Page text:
Belfast Telegraph

Thursday 24 July 2014

Partner of innocent loyalist feud victim speaks out for the first time

'I didn't want to let go of him. I knew it could be the last time I felt him in my arms'

This is the grieving Belfast woman who last night broke her year-long silence on the killing of an innocent loyalist feud victim.

This is the grieving Belfast woman who last night broke her year-long silence on the killing of an innocent loyalist feud victim.

Heartbroken Kathy Gibson (27) - whose boyfriend Craig McCausland was shot dead by a UVF gang on July 11, 2005 - opened her heart to Sunday Life to make a fresh appeal for information on the brutal murder.

Craig - who police have confirmed had no links to any paramilitary organisation - was staying at his girlfriend's home in Dhu Varren Park, north Belfast, when he was blasted in the neck and body by masked gunmen.

The killer pumped more than TEN bullets into the 20-year-old in front of his shocked girlfriend and her two children, Daniel (9) and Aslene (7).

The mum-of-two, who dived on top of her kids as the shots rang out, told how:

? Her kids still suffer from nightmares;

? She was forced to move home, and how she;

? Still suffers from depression and insomnia.

Said Kathy: "The last year or so has been a living nightmare and I just couldn't bring myself to speak about what happened the night Craig was murdered.

"But after lying awake one night I just decided that if I let people know what we have been through and what Craig's family have been through, then it might prompt someone to come forward.

"Craig was like a father to my children and they should not have to suffer from nightmares or wet the bed just because an evil person took the love of my life away from us.

"These people are still walking the streets and how do we know they won't take another innocent person's life?"

Recalling the night of the murder, Kathy added: "The night he was murdered, Craig was laughing and joking and we were talking about our future together.

"We had fallen asleep arm in arm and then suddenly I was woken up by a loud thudding at my front door. I sat up and my heart was beating so fast and I was shaking."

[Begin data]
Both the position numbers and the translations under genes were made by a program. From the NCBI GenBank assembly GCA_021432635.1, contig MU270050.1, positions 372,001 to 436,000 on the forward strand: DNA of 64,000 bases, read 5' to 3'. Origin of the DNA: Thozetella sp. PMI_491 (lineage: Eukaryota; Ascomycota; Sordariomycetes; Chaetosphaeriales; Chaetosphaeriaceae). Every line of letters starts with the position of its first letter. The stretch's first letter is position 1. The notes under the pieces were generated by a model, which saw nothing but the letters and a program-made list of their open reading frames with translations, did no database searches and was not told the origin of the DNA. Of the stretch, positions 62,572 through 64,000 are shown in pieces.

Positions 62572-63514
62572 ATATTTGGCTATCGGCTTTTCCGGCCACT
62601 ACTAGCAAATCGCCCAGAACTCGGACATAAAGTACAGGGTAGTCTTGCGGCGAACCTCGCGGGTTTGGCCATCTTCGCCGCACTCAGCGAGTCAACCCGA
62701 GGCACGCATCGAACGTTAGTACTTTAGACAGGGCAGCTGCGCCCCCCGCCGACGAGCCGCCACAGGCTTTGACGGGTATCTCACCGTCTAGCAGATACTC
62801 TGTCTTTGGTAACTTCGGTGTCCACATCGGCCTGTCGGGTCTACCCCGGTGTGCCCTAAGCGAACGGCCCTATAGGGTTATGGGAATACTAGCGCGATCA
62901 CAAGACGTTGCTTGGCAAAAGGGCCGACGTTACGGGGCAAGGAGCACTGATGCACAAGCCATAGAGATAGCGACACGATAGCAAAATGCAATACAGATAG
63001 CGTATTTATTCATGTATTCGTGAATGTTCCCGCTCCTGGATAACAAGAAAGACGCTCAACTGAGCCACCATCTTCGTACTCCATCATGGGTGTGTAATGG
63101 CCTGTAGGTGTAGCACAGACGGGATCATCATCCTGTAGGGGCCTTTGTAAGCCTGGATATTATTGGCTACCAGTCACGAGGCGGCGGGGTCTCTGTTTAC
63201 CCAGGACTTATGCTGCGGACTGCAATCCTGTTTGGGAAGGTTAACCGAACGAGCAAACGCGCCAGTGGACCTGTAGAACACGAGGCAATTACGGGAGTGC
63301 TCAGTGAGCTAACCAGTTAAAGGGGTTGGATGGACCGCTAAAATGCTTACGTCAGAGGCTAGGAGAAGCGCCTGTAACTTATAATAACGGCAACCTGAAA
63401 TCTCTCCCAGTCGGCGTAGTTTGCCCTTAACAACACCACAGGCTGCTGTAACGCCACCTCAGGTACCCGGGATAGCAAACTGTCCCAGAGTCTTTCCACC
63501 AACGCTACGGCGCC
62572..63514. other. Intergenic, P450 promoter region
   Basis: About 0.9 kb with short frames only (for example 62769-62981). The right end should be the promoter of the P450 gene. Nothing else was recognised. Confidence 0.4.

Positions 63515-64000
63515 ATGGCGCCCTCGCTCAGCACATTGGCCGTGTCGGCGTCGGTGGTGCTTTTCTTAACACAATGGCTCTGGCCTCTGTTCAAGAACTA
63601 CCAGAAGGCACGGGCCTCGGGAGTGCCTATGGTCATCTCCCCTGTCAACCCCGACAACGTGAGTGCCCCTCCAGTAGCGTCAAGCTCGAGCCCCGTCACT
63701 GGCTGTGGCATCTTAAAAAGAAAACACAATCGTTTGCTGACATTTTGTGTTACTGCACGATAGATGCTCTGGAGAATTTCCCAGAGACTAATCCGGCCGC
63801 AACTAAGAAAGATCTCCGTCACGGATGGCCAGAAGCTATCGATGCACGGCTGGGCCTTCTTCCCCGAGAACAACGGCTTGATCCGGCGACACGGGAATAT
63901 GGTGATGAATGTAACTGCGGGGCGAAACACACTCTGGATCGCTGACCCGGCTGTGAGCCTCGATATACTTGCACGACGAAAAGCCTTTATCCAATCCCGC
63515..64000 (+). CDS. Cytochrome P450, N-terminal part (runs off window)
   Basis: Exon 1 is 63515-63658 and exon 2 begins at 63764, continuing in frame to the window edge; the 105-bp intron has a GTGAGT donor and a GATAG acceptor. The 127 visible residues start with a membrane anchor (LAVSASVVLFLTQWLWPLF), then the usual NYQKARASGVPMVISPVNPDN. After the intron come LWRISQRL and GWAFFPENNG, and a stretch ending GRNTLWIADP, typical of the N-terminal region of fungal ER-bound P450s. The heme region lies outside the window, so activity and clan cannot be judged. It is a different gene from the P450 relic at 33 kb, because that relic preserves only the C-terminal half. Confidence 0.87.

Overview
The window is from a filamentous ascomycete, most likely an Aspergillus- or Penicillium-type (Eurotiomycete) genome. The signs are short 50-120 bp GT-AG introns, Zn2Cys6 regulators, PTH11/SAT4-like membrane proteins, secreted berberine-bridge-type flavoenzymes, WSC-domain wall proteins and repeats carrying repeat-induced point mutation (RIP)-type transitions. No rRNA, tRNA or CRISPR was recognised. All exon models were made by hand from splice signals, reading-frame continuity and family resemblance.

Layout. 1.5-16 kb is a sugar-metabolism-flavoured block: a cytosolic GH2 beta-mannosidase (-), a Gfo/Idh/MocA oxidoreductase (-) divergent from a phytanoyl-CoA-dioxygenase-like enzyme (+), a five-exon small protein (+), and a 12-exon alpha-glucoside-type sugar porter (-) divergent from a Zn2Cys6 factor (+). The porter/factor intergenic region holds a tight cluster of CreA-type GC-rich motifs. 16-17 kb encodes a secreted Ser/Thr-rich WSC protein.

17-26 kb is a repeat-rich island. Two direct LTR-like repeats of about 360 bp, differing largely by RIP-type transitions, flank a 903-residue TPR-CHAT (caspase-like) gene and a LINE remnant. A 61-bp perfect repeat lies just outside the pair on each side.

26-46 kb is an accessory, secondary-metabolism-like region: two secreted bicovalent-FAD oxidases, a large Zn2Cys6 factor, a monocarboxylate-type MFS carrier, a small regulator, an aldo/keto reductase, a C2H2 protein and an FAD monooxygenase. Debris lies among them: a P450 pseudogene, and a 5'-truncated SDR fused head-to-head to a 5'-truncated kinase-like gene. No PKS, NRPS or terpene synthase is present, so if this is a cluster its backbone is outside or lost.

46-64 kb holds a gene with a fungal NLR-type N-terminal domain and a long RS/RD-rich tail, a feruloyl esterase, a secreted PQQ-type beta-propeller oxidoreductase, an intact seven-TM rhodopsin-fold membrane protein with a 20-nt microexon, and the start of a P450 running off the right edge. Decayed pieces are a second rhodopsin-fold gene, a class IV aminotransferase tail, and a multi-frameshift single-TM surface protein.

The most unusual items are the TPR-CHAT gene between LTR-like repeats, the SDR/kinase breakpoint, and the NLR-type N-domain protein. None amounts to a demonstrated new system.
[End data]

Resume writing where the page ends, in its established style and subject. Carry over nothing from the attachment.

She said: "Three masked men entered my house that night and one of them ran up the stairs. I then heard three or four loud gun shots and Craig was lying on the landing.

"I went to get up, but one of them ran up the stairs again and I threw myself on top of the kids before hearing another five or six bangs.

"It all happened so fast. As I lay on top of the kids all I could smell was a burning (sulphur) and all I could see was the bright white flashes of the gun shots."

"The kids and I were screaming so loud, but the gunmen didn't care. There were even bullet holes in the kids' bedroom walls," she added.

"I sat next to Craig on the stairs and one of the kids brought me a T-shirt to stem the blood that was gushing from his neck. I held his head up so that he wouldn't choke as the blood was pouring out of his mouth. He was trying to breathe, but finding it hard.

"I kept kissing his head telling him he'd be fine. After the ambulance arrived, I didn't want to let go of him because I knew it could be the last time I felt him in my arms. When the doctors told us he had died it was terrible. I felt my world had ended.

"By reading my story, I just hope that people find it in their heart to come forward."

sbreen@belfasttelegraph.co.uk

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